The Manor-Isaac Bashevis Singer   Leave a comment

Another book from the ‘1001 books to read before you die’ list. This novel is my second by Isaac Bashevis Singer, a renowned Jewish novelist from Poland, who was based mainly around Lublin. I had previously read the Magician of Lublin, which I very much enjoyed.

The Manor is the first of 2 novels based around 3 generations of a Jewish family in Nineteenth Century Poland. The sequel, ‘The Estate’ I have yet to read.

Singer writes of a changing Poland, where Jews are suddenly allowed to open businesses and move into towns, after being consigned to the outlying Shetls for so many years. Calman, a pious Jew, and central character of the novel, takes up the tenancy of the local manor, after the local Lord is imprisoned by the Czar. Suddenly he is no longer poor, but rich, yet in a lot of debt as he pursues the many business opportunities which begin to resent themselves.

Life changes for Calman and his wife, and we follow him as he travels to a local town to celebrate Jewish festivals and spend time with the local Hassidim. Singer gives us a detailed look into the private life of Jews of this time. From the dedicated study of the Yeshuva boys, to the lives of the women, who worked hard and shaved their heads and on whom even their husband cannot even glance when in company. They men and women led very separate lives it appears.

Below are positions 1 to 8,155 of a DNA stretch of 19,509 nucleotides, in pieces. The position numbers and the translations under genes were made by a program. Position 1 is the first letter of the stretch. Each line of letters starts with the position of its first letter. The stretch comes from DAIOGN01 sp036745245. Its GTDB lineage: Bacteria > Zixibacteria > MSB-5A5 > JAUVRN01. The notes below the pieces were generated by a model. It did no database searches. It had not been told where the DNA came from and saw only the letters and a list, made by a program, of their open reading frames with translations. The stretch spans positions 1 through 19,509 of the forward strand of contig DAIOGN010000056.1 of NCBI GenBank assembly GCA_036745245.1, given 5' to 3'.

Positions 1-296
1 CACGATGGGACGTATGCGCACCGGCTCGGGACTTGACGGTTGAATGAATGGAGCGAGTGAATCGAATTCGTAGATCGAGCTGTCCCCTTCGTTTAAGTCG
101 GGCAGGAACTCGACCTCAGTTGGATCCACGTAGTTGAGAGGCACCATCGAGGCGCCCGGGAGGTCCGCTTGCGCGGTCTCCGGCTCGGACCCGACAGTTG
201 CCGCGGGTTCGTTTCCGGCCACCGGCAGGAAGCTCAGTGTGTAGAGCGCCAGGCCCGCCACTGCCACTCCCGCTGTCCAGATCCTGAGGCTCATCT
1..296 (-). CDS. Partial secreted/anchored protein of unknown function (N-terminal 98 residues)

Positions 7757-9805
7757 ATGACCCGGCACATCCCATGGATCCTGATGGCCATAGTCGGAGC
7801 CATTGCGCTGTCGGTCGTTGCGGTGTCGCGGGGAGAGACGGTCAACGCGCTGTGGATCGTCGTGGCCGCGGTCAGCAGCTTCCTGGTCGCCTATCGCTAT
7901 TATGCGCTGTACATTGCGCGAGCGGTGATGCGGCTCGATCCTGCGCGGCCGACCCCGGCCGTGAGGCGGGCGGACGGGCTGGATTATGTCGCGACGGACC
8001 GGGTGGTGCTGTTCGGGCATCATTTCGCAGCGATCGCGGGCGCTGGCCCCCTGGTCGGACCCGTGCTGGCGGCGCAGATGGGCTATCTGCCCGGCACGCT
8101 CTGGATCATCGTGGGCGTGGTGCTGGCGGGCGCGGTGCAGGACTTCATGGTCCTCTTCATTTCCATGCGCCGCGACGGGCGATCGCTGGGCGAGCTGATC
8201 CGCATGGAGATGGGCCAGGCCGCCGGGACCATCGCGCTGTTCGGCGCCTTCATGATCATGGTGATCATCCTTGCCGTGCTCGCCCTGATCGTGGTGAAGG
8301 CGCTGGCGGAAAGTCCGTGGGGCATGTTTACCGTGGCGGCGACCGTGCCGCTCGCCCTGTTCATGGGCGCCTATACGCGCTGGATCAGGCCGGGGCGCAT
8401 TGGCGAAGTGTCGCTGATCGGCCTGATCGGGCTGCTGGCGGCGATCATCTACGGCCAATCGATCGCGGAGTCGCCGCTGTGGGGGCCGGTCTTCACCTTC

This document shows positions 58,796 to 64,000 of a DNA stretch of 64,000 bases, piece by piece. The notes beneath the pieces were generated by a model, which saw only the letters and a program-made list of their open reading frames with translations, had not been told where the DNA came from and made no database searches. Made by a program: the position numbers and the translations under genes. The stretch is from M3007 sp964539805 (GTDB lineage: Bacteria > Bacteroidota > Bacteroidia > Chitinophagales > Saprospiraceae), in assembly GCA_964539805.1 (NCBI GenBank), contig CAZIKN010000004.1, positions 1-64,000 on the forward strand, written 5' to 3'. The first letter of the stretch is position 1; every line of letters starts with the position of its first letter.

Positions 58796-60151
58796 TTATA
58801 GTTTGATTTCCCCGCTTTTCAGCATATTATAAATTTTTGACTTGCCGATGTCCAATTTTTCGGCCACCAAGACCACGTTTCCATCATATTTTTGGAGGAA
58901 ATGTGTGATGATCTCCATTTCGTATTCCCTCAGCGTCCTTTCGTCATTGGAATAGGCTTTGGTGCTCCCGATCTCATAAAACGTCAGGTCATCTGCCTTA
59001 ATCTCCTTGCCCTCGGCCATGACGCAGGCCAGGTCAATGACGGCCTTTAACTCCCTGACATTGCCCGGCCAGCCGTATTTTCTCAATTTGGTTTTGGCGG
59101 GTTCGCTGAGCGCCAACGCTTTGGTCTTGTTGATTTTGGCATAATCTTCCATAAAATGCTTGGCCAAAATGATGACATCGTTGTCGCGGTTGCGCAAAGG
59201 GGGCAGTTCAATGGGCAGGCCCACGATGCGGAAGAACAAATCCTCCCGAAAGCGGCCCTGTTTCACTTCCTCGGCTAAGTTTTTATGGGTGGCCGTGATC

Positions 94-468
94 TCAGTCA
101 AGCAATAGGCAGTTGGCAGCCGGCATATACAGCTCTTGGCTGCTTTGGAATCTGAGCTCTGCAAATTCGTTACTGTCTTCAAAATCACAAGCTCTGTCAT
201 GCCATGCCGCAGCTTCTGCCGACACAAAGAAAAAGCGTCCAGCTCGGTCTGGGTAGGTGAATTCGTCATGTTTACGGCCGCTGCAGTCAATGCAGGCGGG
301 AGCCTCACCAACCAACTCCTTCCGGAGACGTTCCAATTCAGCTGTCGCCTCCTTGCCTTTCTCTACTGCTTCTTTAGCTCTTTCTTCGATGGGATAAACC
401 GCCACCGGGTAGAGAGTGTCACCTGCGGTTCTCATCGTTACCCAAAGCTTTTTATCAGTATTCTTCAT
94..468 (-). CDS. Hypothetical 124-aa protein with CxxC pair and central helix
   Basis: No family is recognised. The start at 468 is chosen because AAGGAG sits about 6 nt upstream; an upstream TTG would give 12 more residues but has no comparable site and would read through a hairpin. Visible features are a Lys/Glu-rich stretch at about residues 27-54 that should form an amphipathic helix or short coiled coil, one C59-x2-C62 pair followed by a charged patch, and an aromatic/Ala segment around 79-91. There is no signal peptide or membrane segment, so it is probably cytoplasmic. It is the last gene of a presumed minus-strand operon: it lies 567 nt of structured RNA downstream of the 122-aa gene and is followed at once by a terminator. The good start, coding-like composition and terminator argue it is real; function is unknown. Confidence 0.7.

The next priority, now Calman is rich, is to marry off his daughters. One of them absconds with the son of the local Lord, a Christian, and a terrible shame. She is cut off from the rest of the family.

The story now begins to broaden out, as the lives of each married daughter and their growing families and spouses becomes a part of the story.

After Calman’s wife dies, he decides to remarry and causes his own scandal, when he marries a non- practicing Jew. She has an affair and that forces Calman to leave her. Again the story broadens out to include her story and that of her father, a business associate of Calman.

At the end of the story, we are looking at a family completely fractured, and living in a totally different way from that of the small Shetl at the beginning of the novel.

The story is easy to become involved with, and flows telling the story of this one family. My personal fascination came with the information I learned of 19th Century Poland and the intimate lives of the Jews at this time. This was completely new to me and was very detailed and apparently most accurate.

Certainly a novel worth reading for Jews and Christians alike.

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Posted July 20, 2017 by dianne7 in book review

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